Thursday, May 31, 2007

Politics for Parents 101

The following article was written by Maureen Flatley and John Meredith. It was written for foster parents and reprinted here with permission of Maureen Flatley, a child rights lobbyist, because it is applicable to mothers who lost children to adoption.

“Some people say time changes things. I say you have to do it yourself.“
- Andy Warhol

Without a doubt, the question we are asked most frequently is, “How can I, just one person, make a difference? Yet from Samuel Adams and the Boston Tea Party to Candy Lightner and Mother’s Against Drunk Driving a single person is behind virtually every major policy campaign in US history.

Perhaps there is no better example of the One Person rule that John’s father, James Meredith. James, as an Air Force veteran and young father in 1961, took one step all alone over the threshold of the University of Mississippi and started a revolution in civil rights and higher education.

One person is where everything begins.

But one person can make a much bigger impact if they understand a few basic principles of political advocacy. Anyone with a fundamental understanding of what they want, who can make the necessary decisions and how to communicate about it.

For years, foster parents and kin have struggled to achieve a powerful political voice in the midst of hundreds of well organized, often unionized public sector programs and thousands of private child welfare programs often represented by well funded trade groups with experienced government relations departments. Yet in a very real way, individual families have far more power than the organizations generally perceived to have the most influence.

With dramatic shifts in everything from political party leadership to public perceptions about the effectiveness of government, effective political advocacy is increasingly originating at the local level, driven by community activists who are not affiliated with any institutional interests. Rather, it has been the small business owners and active family groups that have taken hold of the political process. The November elections were a crushing wake up call to a generation of politicians that business as usual is most definitely over.

But the average working family has little time to educate themselves to the intricacies of politics. More importantly, the process itself can seem overwhelming to even the most experienced operative. However, there are a few operating principles that inform the process. And if you can embrace a few simple ideas, the more complex aspects of the issues will fall into place.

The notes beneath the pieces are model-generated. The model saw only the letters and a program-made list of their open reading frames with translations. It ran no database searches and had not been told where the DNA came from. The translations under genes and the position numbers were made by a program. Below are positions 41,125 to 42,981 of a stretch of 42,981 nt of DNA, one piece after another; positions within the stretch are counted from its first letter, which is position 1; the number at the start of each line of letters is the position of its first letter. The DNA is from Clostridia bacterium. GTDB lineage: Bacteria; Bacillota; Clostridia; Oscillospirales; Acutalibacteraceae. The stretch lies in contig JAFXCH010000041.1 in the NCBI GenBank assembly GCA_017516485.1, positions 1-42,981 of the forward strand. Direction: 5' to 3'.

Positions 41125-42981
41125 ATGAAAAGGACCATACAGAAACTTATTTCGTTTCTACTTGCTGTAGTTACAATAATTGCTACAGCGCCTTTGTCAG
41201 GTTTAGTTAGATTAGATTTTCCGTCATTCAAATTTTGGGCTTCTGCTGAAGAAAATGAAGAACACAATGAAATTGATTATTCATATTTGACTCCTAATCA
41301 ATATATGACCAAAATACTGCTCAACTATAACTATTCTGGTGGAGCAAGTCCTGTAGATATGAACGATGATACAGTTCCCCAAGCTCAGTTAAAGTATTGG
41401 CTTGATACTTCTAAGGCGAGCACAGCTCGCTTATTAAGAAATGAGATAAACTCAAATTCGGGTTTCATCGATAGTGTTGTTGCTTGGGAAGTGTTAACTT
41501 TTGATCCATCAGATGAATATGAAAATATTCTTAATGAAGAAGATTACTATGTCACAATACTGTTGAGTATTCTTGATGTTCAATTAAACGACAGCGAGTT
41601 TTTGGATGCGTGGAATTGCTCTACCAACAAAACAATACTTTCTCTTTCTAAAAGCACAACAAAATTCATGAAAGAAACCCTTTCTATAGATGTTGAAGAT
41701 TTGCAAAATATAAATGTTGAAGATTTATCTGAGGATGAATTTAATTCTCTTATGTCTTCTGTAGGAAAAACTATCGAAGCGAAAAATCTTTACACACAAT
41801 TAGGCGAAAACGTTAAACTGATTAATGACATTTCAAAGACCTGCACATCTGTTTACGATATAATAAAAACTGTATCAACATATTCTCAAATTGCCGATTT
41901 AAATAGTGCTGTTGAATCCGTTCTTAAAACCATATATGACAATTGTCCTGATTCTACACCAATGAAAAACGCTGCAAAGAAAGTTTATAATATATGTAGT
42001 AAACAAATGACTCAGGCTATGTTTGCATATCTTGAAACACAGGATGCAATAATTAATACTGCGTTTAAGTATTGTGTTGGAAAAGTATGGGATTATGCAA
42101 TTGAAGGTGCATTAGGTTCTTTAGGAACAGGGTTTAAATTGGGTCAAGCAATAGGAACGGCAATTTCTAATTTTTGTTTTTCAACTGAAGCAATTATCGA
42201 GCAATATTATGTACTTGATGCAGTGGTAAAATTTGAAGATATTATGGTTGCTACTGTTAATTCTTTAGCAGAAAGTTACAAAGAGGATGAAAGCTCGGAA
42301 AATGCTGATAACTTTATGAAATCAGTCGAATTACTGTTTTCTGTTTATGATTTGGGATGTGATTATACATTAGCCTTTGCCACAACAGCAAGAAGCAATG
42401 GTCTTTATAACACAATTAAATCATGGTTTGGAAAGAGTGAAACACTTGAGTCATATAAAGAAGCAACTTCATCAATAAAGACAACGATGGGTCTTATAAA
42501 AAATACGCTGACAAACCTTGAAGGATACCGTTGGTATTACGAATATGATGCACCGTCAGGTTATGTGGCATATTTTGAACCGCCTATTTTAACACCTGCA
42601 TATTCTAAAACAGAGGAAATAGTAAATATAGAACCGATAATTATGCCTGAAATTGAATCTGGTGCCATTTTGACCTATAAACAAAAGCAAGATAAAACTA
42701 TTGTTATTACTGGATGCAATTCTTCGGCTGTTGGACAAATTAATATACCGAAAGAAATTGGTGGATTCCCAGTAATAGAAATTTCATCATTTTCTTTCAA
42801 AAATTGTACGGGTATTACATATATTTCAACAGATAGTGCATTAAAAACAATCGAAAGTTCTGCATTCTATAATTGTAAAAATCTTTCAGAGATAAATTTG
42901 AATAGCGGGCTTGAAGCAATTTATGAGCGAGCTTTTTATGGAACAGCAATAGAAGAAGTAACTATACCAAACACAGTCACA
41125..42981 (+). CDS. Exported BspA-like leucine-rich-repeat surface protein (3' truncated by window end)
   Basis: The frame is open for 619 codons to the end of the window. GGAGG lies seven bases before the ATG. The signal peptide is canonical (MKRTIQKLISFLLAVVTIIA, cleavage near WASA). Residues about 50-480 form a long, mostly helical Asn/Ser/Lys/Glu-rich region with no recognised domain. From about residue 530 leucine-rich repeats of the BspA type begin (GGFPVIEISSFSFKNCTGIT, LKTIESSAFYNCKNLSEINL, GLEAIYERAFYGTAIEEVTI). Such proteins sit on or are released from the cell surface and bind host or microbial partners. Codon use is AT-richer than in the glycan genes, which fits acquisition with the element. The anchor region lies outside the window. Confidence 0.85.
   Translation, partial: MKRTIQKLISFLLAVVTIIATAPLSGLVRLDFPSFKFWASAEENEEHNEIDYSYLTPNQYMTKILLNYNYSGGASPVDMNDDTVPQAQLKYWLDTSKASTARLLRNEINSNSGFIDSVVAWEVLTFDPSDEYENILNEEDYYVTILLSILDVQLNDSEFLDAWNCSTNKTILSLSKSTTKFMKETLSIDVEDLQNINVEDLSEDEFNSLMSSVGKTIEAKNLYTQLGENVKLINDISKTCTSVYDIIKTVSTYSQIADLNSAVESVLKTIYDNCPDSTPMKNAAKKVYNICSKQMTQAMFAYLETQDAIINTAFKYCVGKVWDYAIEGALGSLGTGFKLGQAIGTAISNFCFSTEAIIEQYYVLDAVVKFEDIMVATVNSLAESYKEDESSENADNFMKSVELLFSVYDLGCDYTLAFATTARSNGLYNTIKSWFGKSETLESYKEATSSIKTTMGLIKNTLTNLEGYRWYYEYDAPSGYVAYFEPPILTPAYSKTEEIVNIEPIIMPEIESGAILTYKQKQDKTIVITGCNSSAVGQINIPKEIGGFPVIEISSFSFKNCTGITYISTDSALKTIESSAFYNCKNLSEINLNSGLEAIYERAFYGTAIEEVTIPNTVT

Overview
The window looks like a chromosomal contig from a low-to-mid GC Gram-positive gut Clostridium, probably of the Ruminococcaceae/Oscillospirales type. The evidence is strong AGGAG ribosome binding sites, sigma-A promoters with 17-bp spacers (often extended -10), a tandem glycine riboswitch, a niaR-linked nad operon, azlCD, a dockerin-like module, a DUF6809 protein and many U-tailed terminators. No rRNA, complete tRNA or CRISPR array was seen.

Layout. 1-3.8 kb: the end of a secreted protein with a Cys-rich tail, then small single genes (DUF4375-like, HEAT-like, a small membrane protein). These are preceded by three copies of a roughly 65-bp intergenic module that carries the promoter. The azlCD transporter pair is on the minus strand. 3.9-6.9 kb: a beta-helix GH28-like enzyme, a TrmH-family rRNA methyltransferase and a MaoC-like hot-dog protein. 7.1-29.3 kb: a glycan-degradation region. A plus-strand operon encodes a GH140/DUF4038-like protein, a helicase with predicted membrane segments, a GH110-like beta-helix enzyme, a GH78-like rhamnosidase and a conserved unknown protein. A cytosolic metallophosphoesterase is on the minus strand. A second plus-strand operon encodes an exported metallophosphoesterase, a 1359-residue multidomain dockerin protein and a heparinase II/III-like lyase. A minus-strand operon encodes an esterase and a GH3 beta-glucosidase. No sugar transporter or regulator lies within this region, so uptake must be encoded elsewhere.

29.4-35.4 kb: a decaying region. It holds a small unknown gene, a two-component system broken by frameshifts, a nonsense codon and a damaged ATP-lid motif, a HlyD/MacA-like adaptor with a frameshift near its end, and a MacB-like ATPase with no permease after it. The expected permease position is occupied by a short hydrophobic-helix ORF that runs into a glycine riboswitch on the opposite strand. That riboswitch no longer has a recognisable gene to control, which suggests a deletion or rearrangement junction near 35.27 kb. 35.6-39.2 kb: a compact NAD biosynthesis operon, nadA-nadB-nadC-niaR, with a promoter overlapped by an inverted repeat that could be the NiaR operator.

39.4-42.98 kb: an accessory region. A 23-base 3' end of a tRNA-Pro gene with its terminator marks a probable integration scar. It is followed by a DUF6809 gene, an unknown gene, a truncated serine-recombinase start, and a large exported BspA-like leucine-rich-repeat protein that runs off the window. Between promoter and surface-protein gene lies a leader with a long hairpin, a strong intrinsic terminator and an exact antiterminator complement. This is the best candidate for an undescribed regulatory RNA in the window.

These are a few rules that have worked for us:

They work for you.

Whether you’re talking to the receptionist in your state senator’s office or talking to your U.S. Senator you should not feel self conscious or embarrassed. Your elected officials and their staffs work for YOU, the taxpayer. This doesn’t mean that you should be rude or combative. In
fact, in the immortal words of Nancy Drew, “An air of superiority can ruin a first impression.” When communicating with your target audience be conversational and clear - but don’t be intimidated!

They are not mind readers.

Elected officials serve thousands, if not millions, of constituents, each of whom potentially represents dozens of different issues. While Congress or the legislature is in session they are often called upon to make dozens of decisions about a single piece of legislation. Though most legislators make every effort to hire staff who are skilled in the policy issues of the district, even the best staffers can’t know everything. When you contact their offices, make a simple statement of the facts of your issue, even if you think they already know about it.

Do not make assumptions.

There is no quicker way to lose a political opportunity than to assume your legislator is “bad” on an issue just because they are either a Democrat or Republican. In fact, if they are on the wrong side of your issue they will never have an opportunity to learn about it if you stereotype them or their positions. However, if they know little or nothing about the specifics of an
issue, it’s a terrific opportunity to create an ally in the legislature if you can persuade them to take up your cause.

Do your homework.